Not the least of which are bars of another sort, the cookie type hastily pressed into pans to avoid the more time consuming labors of shoveling drop cookies into and out of the oven every 12-15 minutes.  I assume it's a trend passed down by the same ingenious Midwestern predecessors, that at every church potluck and every summer picnic someone brings a pan of bars.  I think I took this for granted (or maybe didn't even acknowledge it) until a dear out-of-town friend visited years ago with her boyfriend at the time.  He had never been to the Midwest, and it was he who first mentioned the connection about bars and the Midwest to me.  And, wouldn't you know, my mother-in-law came over that very afternoon with a delicious pan of "Hello Dollys", a classic bar cookie for me to serve to my company...  I remember he was thrilled.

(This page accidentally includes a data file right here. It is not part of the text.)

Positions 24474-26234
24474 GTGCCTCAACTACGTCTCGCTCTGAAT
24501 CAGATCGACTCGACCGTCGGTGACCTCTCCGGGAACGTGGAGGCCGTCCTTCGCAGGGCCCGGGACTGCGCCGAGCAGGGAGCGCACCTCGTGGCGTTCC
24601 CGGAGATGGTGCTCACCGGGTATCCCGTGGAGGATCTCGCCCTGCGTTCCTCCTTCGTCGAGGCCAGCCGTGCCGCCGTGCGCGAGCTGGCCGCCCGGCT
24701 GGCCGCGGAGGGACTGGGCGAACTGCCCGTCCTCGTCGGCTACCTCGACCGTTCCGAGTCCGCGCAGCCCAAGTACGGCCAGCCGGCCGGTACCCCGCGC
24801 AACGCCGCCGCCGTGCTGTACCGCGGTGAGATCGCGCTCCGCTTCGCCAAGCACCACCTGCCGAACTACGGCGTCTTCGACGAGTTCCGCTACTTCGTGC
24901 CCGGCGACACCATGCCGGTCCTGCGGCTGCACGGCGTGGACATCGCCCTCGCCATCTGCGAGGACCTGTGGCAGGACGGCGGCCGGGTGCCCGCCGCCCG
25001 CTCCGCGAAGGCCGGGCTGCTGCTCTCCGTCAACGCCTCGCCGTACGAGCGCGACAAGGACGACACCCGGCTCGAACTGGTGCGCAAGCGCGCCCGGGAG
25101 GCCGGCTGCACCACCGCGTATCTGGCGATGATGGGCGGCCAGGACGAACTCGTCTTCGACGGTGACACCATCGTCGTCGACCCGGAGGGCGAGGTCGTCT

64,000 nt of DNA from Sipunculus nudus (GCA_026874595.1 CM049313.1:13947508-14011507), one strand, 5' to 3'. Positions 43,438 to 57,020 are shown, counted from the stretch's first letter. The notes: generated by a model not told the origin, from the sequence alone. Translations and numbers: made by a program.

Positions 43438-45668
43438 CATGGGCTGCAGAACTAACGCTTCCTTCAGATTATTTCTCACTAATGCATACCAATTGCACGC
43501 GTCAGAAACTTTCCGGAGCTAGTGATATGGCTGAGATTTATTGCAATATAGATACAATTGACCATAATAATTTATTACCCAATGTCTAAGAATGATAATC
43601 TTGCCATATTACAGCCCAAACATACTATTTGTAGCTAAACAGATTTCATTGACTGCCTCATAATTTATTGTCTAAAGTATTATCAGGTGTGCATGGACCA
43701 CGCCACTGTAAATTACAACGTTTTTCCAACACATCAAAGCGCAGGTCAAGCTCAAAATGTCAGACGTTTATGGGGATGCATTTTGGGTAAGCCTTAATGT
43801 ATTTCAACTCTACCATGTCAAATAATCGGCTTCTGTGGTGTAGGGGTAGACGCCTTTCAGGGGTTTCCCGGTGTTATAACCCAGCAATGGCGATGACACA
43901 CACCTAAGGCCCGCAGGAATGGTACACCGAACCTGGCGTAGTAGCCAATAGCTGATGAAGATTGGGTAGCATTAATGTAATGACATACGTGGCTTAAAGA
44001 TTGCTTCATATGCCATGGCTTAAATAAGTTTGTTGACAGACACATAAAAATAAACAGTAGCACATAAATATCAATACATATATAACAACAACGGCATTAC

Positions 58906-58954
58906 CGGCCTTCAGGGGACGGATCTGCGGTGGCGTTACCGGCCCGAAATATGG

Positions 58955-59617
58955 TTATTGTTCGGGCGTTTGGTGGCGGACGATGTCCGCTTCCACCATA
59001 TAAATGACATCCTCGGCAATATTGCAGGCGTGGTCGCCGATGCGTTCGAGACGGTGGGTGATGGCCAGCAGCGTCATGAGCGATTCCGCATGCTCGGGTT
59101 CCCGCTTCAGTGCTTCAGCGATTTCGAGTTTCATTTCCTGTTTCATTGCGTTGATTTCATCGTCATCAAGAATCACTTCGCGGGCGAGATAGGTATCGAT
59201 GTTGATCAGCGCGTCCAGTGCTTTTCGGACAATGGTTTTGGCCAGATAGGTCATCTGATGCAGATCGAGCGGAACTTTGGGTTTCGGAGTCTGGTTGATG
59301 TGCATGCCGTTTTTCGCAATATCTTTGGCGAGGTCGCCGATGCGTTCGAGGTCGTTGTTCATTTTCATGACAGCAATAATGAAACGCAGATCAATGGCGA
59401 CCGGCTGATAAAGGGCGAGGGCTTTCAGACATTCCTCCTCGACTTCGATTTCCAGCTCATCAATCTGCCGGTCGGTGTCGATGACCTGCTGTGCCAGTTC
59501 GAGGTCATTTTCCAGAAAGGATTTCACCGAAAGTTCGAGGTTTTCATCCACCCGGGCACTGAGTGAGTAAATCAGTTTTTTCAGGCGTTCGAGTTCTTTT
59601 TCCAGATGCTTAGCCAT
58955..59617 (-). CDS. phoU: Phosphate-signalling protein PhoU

Paleo magic bars.

In my own kitchen, where I can't really spend too much time, cookie baking usually rules outright.  But cookies also run the risk of being too easily snatched and hastily eaten by yours truly.  They also have a lot of sugar, usually both white and brown to tame the tenderness issues often plaguing them.  I'm still dutifully trying not to give in to sugary temptations, and this results in not baking so many cookies anymore.  And then there is the business of all that grain...